"We need to remain strongly positioned in the sector, because this market has surprised everyone with its staying power."
Considering the truly extraordinary profits we've realized so far this year (and considering how miserable the previous four-and-a-half years were), we simply have to seriously look at taking some profits off of the table.
We need to remain strongly positioned in the sector, because this market has surprised everyone with its staying power. But shaving profits as we go does not equate with abandoning the market altogether.
In fact, we also need to look at gold plays that have heretofore underperformed for some reason.
In the case of Pershing Gold, the company is up "only" about 15% so far this year. This compares against many other gold plays that have more than doubled.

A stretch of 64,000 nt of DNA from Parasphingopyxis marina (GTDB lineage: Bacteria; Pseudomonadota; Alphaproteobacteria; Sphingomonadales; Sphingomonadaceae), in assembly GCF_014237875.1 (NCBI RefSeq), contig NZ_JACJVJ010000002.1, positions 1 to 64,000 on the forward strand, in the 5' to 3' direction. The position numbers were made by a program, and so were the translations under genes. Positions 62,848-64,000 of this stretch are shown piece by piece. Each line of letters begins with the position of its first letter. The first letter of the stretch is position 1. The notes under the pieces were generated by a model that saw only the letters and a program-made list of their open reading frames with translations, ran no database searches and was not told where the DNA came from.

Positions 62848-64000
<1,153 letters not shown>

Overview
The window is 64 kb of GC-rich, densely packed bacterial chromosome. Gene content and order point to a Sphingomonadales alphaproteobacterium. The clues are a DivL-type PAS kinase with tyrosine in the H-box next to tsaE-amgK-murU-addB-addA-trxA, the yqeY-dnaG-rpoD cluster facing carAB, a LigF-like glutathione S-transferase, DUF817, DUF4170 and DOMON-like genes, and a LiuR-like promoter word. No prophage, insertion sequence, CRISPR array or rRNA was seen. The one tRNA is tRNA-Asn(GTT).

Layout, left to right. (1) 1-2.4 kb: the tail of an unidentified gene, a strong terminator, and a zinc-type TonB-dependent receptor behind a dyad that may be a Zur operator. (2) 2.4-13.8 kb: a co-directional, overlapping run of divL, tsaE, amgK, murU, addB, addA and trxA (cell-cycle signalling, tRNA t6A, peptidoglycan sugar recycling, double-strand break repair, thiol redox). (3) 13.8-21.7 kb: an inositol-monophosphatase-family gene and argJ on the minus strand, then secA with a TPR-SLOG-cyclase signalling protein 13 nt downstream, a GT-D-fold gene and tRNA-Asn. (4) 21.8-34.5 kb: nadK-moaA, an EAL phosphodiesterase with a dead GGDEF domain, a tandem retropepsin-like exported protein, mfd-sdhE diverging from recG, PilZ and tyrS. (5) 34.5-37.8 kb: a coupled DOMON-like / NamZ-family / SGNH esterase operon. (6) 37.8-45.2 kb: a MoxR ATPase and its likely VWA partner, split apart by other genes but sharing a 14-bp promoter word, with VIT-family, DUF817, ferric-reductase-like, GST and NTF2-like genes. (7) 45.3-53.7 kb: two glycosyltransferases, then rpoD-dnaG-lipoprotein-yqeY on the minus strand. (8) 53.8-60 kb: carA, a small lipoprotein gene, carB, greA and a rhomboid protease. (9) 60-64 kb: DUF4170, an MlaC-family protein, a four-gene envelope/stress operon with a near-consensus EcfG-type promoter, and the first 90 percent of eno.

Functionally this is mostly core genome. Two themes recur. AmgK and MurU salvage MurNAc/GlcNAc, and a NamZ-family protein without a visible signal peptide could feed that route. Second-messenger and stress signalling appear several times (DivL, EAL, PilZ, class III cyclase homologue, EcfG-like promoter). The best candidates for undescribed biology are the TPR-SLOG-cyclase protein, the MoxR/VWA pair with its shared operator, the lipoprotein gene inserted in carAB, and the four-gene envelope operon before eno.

The underperformance is likely due to two things: One, an unfortunately timed financing that was priced at lower levels earlier in the year but not closed until the end of March, after the market had already run considerably higher.
And, two, some remaining skepticism that Pershing will be able to successfully produce gold at the Relief Canyon mine, where previous operator Pegasus had run into difficulties, including recovery rates.
The latter point revolves around a perception that all of the high-grade gold at Relief Canyon is contained in troublesome sulphide ore. This much may be true, but skeptics fail to realize that such ore makes up only about 2% of the total resources, and isn't factored into the economics in any case.